When 13th-century English cooks faced the conundrum of salvaging stale bread, they created the delicious dessert known as “poor man’s pudding.” Today, sweet and savory bread pudding is served at the trendiest of eating establishments and at the most stylish of dinner parties. Here are three chefs’ mouthwatering and simple bread pudding recipes.
Bread Pudding With Bourbon Sauce
World-renowned chef and cookbook author Bruce Aidells contributed this sweet bread pudding recipe. He originally created it for a New Orleans Super Bowl party, but its celebratory nature — a la
the bourbon — makes it a fine dessert to serve on any occasion.
3/4 loaf dry sliced bread, whole wheat or white, torn into pieces
3 cups brown sugar
3 cups half-and-half
1 cup whipping cream
6 eggs, beaten
1–1/2 cups chopped pecans
1 cup raisins
2 teaspoons cinnamon
2 tablespoons butter
3 cups brown sugar
Juice of 2 fresh oranges
1 cup bourbon
Preheat oven to 350 F. In a large bowl, mix all pudding ingredients until well blended. Butter eight 3-inch ramekins or ovenproof coffee cups and fill each one 3/4 full. Place the
ramekins in a large baking pan and add enough water to come 2 inches up the sides of the ramekins. Bake for 50 minutes. Let cool briefly. Turn the puddings out of their ramekins onto service
plates, and pour the bourbon sauce over pudding. Both pudding and sauce should be served hot; reheat if necessary.
In a medium saucepan, mix brown sugar and orange juice. Slowly simmer for 15 minutes until a syrup forms, then carefully add bourbon. (Caution: It may flame.) Let cook for 3 to 4 more minutes;
spoon over cooked bread pudding and serve hot.
Bread Pudding Florentine
If you have a large group clamoring for a savory but slimmed-down version of bread pudding, here it is. Chef Holly Clegg, author of the Trim & Terrific cookbook series, offers this
easy and elegant bread pudding made on the light side. Save time by combining all ingredients the night before and popping it into the oven an hour before serving. (The “Florentine” in the name
refers to the spinach in the recipe — a staple of Florence, Italy.)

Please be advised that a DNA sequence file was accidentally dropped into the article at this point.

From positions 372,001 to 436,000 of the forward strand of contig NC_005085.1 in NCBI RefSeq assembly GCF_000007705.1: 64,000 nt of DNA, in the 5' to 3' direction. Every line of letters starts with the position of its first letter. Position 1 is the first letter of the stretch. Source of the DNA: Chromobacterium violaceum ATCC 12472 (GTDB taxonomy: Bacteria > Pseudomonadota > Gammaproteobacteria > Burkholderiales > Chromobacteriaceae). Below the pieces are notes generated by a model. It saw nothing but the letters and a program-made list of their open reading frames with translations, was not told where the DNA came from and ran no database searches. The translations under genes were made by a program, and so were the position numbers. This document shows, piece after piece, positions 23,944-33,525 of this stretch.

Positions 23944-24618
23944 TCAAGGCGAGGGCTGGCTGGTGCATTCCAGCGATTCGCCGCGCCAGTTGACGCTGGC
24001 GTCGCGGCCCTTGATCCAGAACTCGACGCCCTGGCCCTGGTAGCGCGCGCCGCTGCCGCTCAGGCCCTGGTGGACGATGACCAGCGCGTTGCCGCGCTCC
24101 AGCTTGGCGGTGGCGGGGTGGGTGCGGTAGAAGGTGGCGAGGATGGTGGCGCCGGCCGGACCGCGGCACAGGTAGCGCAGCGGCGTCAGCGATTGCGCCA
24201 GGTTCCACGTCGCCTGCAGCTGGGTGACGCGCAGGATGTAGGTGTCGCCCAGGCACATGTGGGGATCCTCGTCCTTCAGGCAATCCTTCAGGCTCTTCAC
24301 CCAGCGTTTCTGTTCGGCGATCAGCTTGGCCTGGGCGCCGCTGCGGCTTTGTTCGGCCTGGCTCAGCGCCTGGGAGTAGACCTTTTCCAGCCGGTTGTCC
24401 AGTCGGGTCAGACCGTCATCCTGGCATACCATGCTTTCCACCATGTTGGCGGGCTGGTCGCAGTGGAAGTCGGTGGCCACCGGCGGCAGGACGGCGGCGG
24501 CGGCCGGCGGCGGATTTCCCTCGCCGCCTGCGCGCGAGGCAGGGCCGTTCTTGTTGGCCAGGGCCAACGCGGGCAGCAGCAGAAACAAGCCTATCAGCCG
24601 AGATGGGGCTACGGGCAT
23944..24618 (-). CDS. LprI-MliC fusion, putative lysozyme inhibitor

4 egg whites
3 cups skim milk
1/4 cup Dijon mustard
Salt and pepper to taste
1 (16-ounce) loaf day-old French bread, cut into 16 slices, divided
1/2 pound mushrooms, sliced
1 teaspoon minced garlic
1 onion, chopped
2 (10-ounce) boxes frozen chopped spinach, thawed and squeezed dry
1 tablespoon all-purpose flour
Salt and pepper to taste
1–1/2 cups shredded reduced-fat Swiss cheese, divided
Coat a 13x9x2-inch pan with nonstick cooking spray. Then, in a large mixing bowl, beat the eggs and egg whites with milk, mustard, salt, and pepper; set aside. Place half the bread
slices in prepared pan. In skillet coated with nonstick cooking spray, sauté mushrooms, garlic and onion until tender. Add spinach and flour, stirring to mix well. Season to taste. Spread
the mixture over the bread layer. Sprinkle with 1 cup of the Swiss cheese. Top with remaining bread. Sprinkle with remaining 1/2 cup of the Swiss cheese. Pour egg mixture over the casserole, and
refrigerate two hours or overnight. Bake the casserole at 350 F for 40 to 50 minutes until puffed and golden. Serve immediately.
Buttered Bread Pudding
For those occasions when you have a hankering for good old-fashioned comfort food, try out this sweet and simple bread pudding recipe from Annie Bell’s cookbook, Gorgeous Desserts.
Panettone (an Italian egg bread made with raisins and candied fruit) is readily available at the holidays and makes for a richer bread pudding.
3/4 cup sugar
1–3/4 cups heavy cream
1–3/4 cups milk
Unsalted butter, softened for spreading
10 to 12 1/2-inch slices panettone or white bread, cut into wedges
1 vanilla bean
1/3 cup apricot jam
Preheat oven to 350 F. Whisk the eggs and sugar in a bowl, then whisk in the cream and milk. Butter the panettone or bread and arrange in overlapping slices to cover the bottom of a
14-inch (2-1/2 quart) baking dish (use one that will fit into a roasting
pan to make a water bath). Pour the custard over and around the bread. Tuck the vanilla bean under the custard in the center.
To make the water bath, place the baking dish in a roasting pan with cold water that comes 2/3 of the way up the side of the baking dish. Bake for 1 hour until the custard is puffy and the bread
golden. Brush the surface of the bread with the apricot jam. Serve immediately.